- 2FA/MFA: Both of these access options require users to have more than one method of authentication in place to prove their identity. From there, the platform can determine if their identity matches with an authorized user profile.
- Secrets management: This less-common feature in password managers is used to manage digital authentication credentials, such as API keys and digital certificates.
- Password vault and data storage: The password vault stores and encrypts all passwords for single or group use.
- Master password access: A master password is the sole password users need to remember in order to access their password vaults.
- Password sharing: Users can share fully encrypted versions of their passwords with other users on the team so the data can’t be intercepted and easily read.
- Account recovery: Whether a user forgets their master password or leaves an organization, administrators have remote account recovery access to save lost password data as needed.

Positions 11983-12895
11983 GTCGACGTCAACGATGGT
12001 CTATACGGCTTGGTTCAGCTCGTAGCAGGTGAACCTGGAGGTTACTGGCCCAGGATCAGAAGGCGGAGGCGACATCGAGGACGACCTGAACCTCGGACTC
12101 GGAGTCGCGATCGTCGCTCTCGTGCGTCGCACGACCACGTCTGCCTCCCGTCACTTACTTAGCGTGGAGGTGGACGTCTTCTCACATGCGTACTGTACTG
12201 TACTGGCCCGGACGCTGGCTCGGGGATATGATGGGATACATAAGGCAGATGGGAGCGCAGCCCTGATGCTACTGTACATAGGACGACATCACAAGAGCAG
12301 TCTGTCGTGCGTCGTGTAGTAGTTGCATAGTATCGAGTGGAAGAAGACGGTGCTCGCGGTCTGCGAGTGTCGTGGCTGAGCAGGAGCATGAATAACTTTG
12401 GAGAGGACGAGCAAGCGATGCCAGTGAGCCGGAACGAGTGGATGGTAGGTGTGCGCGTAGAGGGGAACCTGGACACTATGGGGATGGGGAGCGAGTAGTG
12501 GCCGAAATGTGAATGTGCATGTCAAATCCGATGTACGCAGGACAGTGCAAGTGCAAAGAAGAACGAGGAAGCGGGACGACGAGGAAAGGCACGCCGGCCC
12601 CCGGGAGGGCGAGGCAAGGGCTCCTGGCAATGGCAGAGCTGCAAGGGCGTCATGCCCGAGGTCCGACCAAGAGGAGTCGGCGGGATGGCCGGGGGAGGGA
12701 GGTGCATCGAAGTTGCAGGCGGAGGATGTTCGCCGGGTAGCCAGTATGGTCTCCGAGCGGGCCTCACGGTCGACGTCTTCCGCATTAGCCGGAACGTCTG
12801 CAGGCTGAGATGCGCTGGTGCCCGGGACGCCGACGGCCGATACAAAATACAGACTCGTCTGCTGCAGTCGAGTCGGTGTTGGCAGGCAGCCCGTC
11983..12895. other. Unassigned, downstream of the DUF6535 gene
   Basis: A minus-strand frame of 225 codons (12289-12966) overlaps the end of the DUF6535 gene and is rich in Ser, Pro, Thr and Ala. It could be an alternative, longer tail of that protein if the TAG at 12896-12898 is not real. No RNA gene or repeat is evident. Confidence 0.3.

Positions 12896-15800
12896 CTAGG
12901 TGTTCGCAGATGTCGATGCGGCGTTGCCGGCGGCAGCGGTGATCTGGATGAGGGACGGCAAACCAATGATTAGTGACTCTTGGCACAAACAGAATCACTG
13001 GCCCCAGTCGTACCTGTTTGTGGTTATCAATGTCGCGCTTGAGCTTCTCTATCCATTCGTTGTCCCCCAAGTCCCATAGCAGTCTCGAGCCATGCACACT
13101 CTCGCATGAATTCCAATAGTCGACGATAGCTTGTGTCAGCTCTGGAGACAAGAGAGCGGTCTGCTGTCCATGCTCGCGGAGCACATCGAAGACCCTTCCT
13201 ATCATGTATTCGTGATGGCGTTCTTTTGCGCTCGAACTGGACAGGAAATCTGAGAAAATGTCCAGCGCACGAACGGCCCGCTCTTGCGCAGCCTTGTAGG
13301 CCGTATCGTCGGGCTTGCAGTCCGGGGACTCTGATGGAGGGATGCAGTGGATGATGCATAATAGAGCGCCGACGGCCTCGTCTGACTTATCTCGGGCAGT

Learn about other top security solutions: Best Threat Intelligence Feeds
Top password managers
|Two-factor vs multi-factor authentication
|Browser extension or app
|Free version available
|Keeper Password Manager
Zoho Vault is a full-featured password manager that provides an intuitive user interface with data visualizations, several enterprise integrations, and powerful administrative controls. Administrative access controls are especially powerful for an organization’s most sensitive passwords, with customized request-release workflows, admin approval settings, time-limited access, and customized auto-approval features available.